You may have just invested in having seed or sod installed in areas of your lawn and would love for it to survive. Watering these areas properly is the most important factor in getting your investment to pay off. When it comes to watering new lawn areas there are a lot of misconceptions and assumptions that need to be cleared up. You’ve spent good money on this project and you’re going to spend even more time and money (on your water bill) to keep it alive. If you don’t, you’ll be spending it again to start your new lawn over. Here’s how you should be watering your new lawn…
Challenge Any Misconceptions You May Have
Many clients make some assumptions about newly seeded areas or about their newly laid sod. Let’s examine and debunk of few of these:
Don’t rely on Mother Nature
Rainfall can be very deceiving. You may think the great 20 minutes of thunderstorm just watered your lawn beautifully, but half of it ran off into the storm drain because it rained too hard, too fast, leaving only the top ½” of the soil wet. Unless it rains a light, soaking rain for at least 3-4 hours, don’t even consider natural precipitation as “watering”.
Standing with a hose is not good enough most times
Unless you have a very small spot, hose watering isn’t going to cut it. Remember, long, slow soaking. If you’re looking at an area of more than 100 sq. ft., don’t use the spray with a hose method.
You can NOT water anytime you want
This is especially true in Spring and Summer. Wet, dark, environments are conducive to growing turf diseases. Try your best to water in the early morning hours, right after daybreak. You can water your lawn during the day, just as long as you stop 4 hours before dusk.
You can water too much
The idea is to create a moist environment, not a flooded, pooling environment. This is especially true for seeded areas versus a sodded area. Pooling water is usually an indication that you’re giving too much water quickly to an area.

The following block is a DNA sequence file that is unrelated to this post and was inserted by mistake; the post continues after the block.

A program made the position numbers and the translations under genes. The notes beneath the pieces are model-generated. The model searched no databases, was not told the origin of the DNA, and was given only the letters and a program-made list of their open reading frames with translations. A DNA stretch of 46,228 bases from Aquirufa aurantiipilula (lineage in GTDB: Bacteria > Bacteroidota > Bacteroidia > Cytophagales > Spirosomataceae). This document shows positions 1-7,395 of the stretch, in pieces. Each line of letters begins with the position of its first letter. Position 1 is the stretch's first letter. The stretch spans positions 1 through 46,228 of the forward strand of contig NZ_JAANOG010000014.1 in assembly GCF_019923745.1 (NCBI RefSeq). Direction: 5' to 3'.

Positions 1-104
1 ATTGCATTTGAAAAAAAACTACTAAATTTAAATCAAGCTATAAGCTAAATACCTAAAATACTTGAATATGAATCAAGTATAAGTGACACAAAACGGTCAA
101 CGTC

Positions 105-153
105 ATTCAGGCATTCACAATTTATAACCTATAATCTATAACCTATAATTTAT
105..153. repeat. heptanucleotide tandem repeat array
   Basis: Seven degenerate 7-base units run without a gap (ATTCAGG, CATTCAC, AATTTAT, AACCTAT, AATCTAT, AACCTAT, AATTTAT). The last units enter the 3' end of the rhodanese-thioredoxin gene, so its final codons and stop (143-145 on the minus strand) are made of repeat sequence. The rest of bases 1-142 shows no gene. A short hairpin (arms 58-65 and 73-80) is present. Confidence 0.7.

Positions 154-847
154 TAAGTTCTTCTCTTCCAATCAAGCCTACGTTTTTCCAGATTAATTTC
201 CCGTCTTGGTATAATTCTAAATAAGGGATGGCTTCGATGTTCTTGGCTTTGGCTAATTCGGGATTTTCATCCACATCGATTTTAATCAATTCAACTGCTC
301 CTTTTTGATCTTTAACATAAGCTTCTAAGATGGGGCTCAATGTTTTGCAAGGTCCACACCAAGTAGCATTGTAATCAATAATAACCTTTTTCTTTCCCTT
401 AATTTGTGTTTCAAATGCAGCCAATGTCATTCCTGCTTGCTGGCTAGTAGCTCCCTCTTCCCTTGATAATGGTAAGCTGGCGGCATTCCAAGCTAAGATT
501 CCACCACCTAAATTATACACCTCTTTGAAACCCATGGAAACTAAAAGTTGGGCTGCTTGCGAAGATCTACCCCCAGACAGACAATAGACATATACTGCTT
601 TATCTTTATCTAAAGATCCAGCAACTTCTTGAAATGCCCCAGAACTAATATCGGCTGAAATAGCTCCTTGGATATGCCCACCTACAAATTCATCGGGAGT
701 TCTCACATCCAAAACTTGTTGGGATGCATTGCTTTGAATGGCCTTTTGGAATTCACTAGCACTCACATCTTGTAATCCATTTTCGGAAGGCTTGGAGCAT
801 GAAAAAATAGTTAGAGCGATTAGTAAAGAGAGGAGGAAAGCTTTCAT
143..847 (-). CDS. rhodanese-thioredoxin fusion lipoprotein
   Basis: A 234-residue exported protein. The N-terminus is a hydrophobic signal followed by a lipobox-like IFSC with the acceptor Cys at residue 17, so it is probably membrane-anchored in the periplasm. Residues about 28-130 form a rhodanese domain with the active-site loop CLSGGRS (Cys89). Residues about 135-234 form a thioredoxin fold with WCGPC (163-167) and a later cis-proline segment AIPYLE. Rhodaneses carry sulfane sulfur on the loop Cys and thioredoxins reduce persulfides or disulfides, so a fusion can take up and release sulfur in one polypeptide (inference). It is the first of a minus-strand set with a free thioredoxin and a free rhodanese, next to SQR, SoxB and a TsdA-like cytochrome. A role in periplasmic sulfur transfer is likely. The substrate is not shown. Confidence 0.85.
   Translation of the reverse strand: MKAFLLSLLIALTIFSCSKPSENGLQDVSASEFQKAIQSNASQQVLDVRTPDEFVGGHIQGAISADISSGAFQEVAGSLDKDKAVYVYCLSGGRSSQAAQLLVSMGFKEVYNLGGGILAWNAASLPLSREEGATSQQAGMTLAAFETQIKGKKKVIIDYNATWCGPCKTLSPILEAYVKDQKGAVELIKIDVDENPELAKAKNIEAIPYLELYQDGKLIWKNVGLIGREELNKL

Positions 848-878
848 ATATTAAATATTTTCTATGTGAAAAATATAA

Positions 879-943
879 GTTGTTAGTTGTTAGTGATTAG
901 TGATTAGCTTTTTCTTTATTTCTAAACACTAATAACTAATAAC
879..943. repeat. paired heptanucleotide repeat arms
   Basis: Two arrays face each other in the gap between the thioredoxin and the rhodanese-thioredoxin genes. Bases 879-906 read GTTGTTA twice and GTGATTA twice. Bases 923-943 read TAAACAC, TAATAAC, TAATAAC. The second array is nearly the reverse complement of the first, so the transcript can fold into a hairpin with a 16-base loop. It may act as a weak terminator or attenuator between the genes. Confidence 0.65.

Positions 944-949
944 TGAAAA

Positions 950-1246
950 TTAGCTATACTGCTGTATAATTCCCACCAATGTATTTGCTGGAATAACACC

Just because new sod is losing color doesn’t mean it is dead
We’ve seen many instances where new sod becomes stressed because the temperatures rose or conditions were windy and dried out. Ramp up your efforts and you could see your sod green back up in a couple weeks.
How Much Should I be Watering, and for How Long?
This is a tough question because the answer changes based on how hot it is, how windy it is, whether you seeded or sodded, and how well drained your soil is. There are always variables. Understand that these guidelines are average guidelines. If you have any of those challenges just listed, you’ll have to adjust the numbers for your situation. For instance, if it is 90-100 degrees for a week, you’ll have to ramp up your efforts.
Your new lawn is immature for at least a year. On a sod farm, it takes this long to even get a piece that is ready to cut for use. If you’re seeding, remember it can take up to a year, under the best conditions, to develop tiny, fibrous roots that will reach deep into the soil for moisture. If the weather gets to freezing, you won’t need to continue watering until it warms up later in the year.
Let’s examine the main idea behind the different growing situations (seeding v. sod), and how you should be caring for the new turf.
Soil and Seed – Key Principles
There are different recommendations for before and after germination. Think of it this way; BEFORE= Less Water/Lots of Time. The first few weeks after seeding are the most crucial. You need to keep the seed moist.
Moist doesn’t mean water-logged. It means moist. You don’t need a whole lot of water on the seed to make it moist. However, that means it won’t take long to dry out. This is particularly the case with bare-ground seeding. The seed can dry out more quickly as it is more exposed to air.
This is why straw, Penn mulch, or Futerra matting is often recommended to help retain moisture. The best way to achieve this is to water the seeded areas for approximately 15-25 minutes, about 2-3 times per day. This will keep that top 1/2″-1″ of soil moist. Keeping the seed in that state will promote the seeds to germinate. If this process gets interrupted and you forget to water for several days, some seed will lose its viability to germinate.
You’ll need to adjust your watering habits once the seed has germinated. Again, think of it this way; AFTER=Lots of Water/Less Times. If you’ve successfully made your grass seeds germinate, now is the time for them to mature from seedlings into mature grass plants. This means growing a healthy root system.